Leaving Microsoft to Change the World: An Entrepreneur’s Odyssey to Educate the World’s Children by John Wood. If you enjoyed Three Cups of Tea, read Wood’s account of his metamorphosis from corporate executive at Microsoft to philanthropist extraordinaire. While Mortensen’s personality often served as a deterrent to the success of his endeavours (he was notably disorganized and often forgot about the commitments he made to speak to a crowd), Wood’s business acumen and the many skills he developed at Microsoft enabled his organization Room to Read to become extremely successful. Room to Read is now building schools, bilingual libraries and providing scholarships in 9 countries, and their innovative approach to fund-raising and development (local R2R chapters in Europe, North America and Australia (among other countries) raise a considerable amount of the funds; communities receiving schools or libraries must co-invest portions of the materials or labour in order to ensure a vested interest in the project) has translated into a lot of happy children and community pride. For me, the idea that the scholarships for girls included not only the books and cost of schooling, but school uniforms, schools and bookbags was particularly touching; it is rare that an organization’s attention to detail is so thorough and effective.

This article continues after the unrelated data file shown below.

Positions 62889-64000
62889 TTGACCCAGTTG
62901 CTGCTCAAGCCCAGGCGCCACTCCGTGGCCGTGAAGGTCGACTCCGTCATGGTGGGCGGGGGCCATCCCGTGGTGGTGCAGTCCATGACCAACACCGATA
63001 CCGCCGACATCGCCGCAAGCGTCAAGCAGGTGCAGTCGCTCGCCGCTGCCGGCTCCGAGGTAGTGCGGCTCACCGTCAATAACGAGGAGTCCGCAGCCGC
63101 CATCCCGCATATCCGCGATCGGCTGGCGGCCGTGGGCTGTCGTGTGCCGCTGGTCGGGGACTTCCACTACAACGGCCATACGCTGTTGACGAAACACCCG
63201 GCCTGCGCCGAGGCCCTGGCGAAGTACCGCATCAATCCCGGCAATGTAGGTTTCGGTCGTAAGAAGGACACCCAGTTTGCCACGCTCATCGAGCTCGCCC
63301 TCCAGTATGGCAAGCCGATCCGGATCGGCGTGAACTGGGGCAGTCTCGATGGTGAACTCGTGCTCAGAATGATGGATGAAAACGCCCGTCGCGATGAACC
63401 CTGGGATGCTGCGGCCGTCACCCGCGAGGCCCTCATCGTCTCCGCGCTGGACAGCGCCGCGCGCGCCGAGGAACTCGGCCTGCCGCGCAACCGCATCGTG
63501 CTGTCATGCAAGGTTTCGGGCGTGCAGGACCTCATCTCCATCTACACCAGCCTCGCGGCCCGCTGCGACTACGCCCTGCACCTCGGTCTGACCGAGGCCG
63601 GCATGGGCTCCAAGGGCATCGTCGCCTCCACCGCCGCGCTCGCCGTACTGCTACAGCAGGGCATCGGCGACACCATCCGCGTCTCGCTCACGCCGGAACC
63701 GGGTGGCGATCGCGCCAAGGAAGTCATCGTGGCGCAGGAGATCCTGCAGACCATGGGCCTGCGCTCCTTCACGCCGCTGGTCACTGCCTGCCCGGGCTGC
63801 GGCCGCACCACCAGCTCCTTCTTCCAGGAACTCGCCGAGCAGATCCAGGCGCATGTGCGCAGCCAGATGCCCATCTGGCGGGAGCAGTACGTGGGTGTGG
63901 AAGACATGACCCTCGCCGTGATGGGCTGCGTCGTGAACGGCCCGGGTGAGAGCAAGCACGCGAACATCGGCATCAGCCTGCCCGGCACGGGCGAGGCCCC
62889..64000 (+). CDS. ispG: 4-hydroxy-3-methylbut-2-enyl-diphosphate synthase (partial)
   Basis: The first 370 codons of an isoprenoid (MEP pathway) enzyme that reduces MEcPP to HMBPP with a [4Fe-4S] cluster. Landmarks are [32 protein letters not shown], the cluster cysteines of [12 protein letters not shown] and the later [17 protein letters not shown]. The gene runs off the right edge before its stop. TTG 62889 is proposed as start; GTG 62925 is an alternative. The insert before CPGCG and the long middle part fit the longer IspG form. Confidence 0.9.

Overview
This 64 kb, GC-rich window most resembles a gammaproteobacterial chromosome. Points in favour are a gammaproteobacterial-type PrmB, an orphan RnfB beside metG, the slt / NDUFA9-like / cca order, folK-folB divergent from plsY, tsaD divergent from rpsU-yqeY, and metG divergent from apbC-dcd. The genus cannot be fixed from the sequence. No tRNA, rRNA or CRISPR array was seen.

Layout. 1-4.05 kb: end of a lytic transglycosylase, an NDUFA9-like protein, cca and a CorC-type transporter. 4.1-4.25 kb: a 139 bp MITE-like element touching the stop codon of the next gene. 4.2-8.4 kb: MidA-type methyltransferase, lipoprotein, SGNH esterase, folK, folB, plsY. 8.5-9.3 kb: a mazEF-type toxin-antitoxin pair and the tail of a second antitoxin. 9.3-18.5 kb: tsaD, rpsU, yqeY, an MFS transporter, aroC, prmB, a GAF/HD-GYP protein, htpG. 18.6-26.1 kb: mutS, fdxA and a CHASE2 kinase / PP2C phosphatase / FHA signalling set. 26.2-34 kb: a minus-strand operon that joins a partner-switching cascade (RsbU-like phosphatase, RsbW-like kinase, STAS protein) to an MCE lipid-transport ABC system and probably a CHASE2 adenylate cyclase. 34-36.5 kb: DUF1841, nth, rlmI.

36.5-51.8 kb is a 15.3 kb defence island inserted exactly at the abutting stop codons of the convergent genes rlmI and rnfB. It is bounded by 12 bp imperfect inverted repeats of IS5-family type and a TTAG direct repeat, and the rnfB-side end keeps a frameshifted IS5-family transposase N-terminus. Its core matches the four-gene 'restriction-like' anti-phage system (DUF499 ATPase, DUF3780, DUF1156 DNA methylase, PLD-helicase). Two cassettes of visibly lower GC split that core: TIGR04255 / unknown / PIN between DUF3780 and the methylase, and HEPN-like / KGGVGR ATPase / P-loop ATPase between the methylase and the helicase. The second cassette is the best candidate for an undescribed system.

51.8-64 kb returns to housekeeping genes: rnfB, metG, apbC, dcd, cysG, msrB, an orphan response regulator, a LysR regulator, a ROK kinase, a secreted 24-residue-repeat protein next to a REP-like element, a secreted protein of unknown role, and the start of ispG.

Taras Grescoe’s The Devil’s Picnic: Travels Through the Underworld of Food and Drink The Devil’s Picnic is an instructive and very enjoyable read, despite the beginning, which I felt detracted from the entire book. Travel with Grescoe as he searches the world for prohibited foods and drinks, and laugh with him as he tries them out once he arrives. It’s a very entertaining read, with a colorful history of each “devil’s dish,” from raw-milk cheeses in France to mate de coca in Bolivia to moonshine in Norway. Of course, the fact that Grescoe is from Montreal, where I grew up, doesn’t hurt!
Mark Kurlansky’s book Cod: A Biography of the Fish That Changed the World is a biography of the fish that changed the world. I don’t like for cod’s flavor, but after reading this book, I have a greater respect for its world-changing significance. Cod is a vast, informative book on European history, religion, discovery, and the extinction of the fish population, beginning with the claim that explorers would never have made it to North America if it weren’t for salted cod to support them. I’ll never be able to look at fish the same way ever again.